German Infantryman vs Soviet Rifleman: Barbarossa 1941
ISBN: 978 1 4728 0324 5
Contributor: Andrew Nguyen
Review Date: 25 Nov 2015
On June 22, 1941, two armies poised to commence a massive campaign that would chance the world forever. On one side, the German Wehrmacht was at the height of its power as two years of war that had conquered Europe had turned an already highly trained force into one of the most devastating fighting machines in history. On the other side lay the gigantic Soviet Red Army, this had numbers on its side. Unfortunately had undergone Joseph Stalin's ruthless purges in the 1930s and a disastrous invasion of Finland in 1939-1940 had unveiled enormous weaknesses in the Red Army that would cost it heavily in the carnage to come.
Although tanks had attracted all the glory in the war, the final decision on the ground lay between the infantrymen in both armies. While most German infantrymen had to walk, some infantry divisions had recently undergone mechanization, which allowed them to keep up with the German panzers. It eventually meant that as part of the spearheads, they would be the first into the inferno of battle. In the case of the Russian infantrymen, despite enduring losses that would break any other nation's will to resist, they would have to carry the burden of delaying and eventually derailing the Germans while operating under an equally brutal dictator of their own, inadequate equipment and badly trained officers.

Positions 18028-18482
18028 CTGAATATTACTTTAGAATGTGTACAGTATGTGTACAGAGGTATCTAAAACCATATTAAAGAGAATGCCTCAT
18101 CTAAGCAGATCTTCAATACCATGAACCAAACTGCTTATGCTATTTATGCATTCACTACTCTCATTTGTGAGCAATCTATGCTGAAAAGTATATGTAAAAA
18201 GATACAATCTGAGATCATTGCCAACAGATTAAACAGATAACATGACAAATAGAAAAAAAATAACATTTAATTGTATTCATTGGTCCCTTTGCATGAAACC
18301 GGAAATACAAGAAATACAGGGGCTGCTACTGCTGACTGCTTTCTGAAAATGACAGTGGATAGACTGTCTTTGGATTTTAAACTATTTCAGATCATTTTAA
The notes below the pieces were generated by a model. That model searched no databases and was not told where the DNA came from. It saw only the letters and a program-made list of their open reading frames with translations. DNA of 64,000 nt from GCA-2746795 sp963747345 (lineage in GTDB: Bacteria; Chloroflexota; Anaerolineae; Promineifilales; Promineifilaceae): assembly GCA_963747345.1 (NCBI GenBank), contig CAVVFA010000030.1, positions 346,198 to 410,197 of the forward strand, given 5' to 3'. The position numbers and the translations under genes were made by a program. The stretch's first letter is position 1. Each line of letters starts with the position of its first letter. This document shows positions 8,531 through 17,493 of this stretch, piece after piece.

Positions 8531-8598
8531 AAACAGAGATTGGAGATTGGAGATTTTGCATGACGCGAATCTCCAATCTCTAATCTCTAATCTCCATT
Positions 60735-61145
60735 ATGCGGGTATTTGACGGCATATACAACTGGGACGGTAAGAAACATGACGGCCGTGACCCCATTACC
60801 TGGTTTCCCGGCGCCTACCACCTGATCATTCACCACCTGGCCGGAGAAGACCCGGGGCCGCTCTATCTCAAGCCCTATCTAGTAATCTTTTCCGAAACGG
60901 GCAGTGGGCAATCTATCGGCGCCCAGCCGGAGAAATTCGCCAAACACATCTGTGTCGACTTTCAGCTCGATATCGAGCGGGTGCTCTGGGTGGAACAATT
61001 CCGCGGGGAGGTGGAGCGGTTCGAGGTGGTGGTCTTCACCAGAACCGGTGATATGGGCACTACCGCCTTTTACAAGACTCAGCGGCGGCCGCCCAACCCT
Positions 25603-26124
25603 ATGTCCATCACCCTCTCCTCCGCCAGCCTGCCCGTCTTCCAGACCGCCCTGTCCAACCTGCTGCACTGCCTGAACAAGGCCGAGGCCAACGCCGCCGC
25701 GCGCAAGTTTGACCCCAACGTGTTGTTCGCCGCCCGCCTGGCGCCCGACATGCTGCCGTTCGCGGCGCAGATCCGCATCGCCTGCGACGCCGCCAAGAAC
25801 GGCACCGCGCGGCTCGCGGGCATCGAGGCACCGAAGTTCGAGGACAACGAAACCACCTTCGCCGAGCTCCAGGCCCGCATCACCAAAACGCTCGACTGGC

German Infantryman vs Soviet Rifleman: Barbarossa 1941 is the seventh book in the Osprey "Combat" series, which is one of Osprey's newest book series. It deals with the infantry units of the Wehrmacht and the Red Army on the eve of the invasion of the Soviet Union. For those not familiar with Osprey's "Combat" series, it deals with the comparisons of the men on the opposing armies, their weapons, training, officers and other vital elements that made up the opposing armies. It then puts those comparisons to the test in selected battles on the course of the campaign. In this case, the focus is on the German advance towards Minsk then Smolensk.
The core element of the book is the description of the battles on the highway between Minsk and Smolensk from the point of view of those actually on the ground. In summary, the Germans held all the cards against their Soviet counterparts and triumphed against increasing resistance the further they advanced into Russia. The only consolation was that the Russians managed to pay increasingly for every mile forwards although often at horrendous cost to their own forces. This was mainly due to the overall reason of the Red Army not being in any shape to wage a modern war.
Overall, the book does an admirable job in describing the individual soldiers involved in the struggle, their respective capabilities and weaknesses before matching them up in the fires of combat and drawing the conclusions from the bloody results.
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Joachim von Ribbentrop, German Foreign Minister, Aug 1939